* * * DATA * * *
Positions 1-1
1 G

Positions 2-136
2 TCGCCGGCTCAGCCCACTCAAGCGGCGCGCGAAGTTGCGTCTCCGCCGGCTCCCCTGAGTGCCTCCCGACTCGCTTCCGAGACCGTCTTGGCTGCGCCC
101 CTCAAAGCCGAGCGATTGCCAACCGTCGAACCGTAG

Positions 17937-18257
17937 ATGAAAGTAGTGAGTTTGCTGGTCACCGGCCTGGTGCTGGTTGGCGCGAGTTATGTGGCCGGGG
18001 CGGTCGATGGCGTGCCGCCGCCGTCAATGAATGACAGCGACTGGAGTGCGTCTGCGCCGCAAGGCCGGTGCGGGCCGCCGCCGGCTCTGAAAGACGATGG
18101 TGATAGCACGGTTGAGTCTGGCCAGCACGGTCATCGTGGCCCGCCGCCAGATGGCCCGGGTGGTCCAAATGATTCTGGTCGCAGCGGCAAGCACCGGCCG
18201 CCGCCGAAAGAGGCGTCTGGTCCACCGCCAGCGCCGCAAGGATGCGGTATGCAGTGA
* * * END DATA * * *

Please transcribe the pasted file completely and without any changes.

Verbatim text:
Positions 1-1
1 G

Positions 2-136
2 TCGCCGGCTCAGCCCACTCAAGCGGCGCGCGAAGTTGCGTCTCCGCCGGCTCCCCTGAGTGCCTCCCGACTCGCTTCCGAGACCGTCTTGGCTGCGCCC
101 CTCAAAGCCGAGCGATTGCCAACCGTCGAACCGTAG

Positions 17937-18257
17937 ATGAAAGTAGTGAGTTTGCTGGTCACCGGCCTGGTGCTGGTTGGCGCGAGTTATGTGGCCGGGG
18001 CGGTCGATGGCGTGCCGCCGCCGTCAATGAATGACAGCGACTGGAGTGCGTCTGCGCCGCAAGGCCGGTGCGGGCCGCCGCCGGCTCTGAAAGACGATGG
18101 TGATAGCACGGTTGAGTCTGGCCAGCACGGTCATCGTGGCCCGCCGCCAGATGGCCCGGGTGGTCCAAATGATTCTGGTCGCAGCGGCAAGCACCGGCCG
18201 CCGCCGAAAGAGGCGTCTGGTCCACCGCCAGCGCCGCAAGGATGCGGTATGCAGTGA